The contents of Michael Moore’s “documentaries” (note the quotation marks), adapted to his liberal agenda through a rather negligible respect for the facts, are what made him famous (see his anti-Bush movie). Featured in the gallery of “useful idiots” belonging to communist Cuban Chavez and socialist Venezuelan Castro (strangling democracy, the pair of them reduced their countries — wealthy and floating on oil — to misery) is Sean Penn. Barbra [Streisand] is the Hollywood queen of fundraising. George [Clooney] is half in, like Robert Redford: The two of them support the Democrats’ political campaigns with billions of dollars from their commercial movie successes, yet every now and then they hear the call of the wild (in red) and produce “historic” films in an attempt to revive the heroes of the left who risk slipping into oblivion. Think “Good Night, and Good Luck,” which Clooney dedicated to the TV journalist Edward Murrow in 2005, the bitter enemy of anti-communist Sen. Joseph McCarthy. Or Redford’s (and Mary Mapes’) recent “Truth,” which attempts the impossible rehabilitation of Dan Rather, the “monument” of CBS who wanted eternal fame for having made George Bush lose his second election, and instead lost himself his post as anchorman by presenting false documents on the GOP candidate’s military service.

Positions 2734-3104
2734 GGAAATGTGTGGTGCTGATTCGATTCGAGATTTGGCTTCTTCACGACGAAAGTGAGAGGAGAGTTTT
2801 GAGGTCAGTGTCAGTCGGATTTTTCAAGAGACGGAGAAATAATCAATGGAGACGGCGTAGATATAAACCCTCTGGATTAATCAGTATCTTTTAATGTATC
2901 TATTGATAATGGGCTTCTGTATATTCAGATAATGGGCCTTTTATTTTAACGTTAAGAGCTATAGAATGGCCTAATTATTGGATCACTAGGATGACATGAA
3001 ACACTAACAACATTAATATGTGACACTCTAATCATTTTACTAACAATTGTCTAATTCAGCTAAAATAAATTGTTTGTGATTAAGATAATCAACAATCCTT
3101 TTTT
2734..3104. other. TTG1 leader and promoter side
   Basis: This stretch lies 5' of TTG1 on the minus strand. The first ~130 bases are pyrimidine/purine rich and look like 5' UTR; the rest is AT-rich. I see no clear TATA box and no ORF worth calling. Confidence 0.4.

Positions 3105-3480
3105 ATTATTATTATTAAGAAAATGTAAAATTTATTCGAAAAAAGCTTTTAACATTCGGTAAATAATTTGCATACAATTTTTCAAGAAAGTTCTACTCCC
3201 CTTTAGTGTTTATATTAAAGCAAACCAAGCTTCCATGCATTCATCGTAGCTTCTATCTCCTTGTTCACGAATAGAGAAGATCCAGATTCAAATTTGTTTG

So all these stars, and many others, have always played the role of “normal” [agents of] agitprop, classic billionaires of the showbiz world who in absolute legitimacy side politically with whoever they like. They are protected by the right to freedom of speech and thought that reigns in the capitalism they so (vocally) despise. Many agree with them, many others think differently: It is all part of American democracy. Who cares if they love Castro? Or if they fight to raise the minimum wage at McDonald’s, where they never go? Who cares if when there’s a Republican president they are against U.S. imperialism, and if Obama is in power they say nothing about the Islamic State or the White House’s failures in Syria and Libya, or the soldiers redeployed to Iraq and Afghanistan? Who cares if they think and say whatever they want? Quentin, on the other hand, has launched the most serious and offensive accusation: murderer. And the biggest, human-level disappointment is that, wrapped in his cloud of ideological hatred for the system that made him a rich billionaire, and for those defending it, he doesn’t even realize [what he’s done].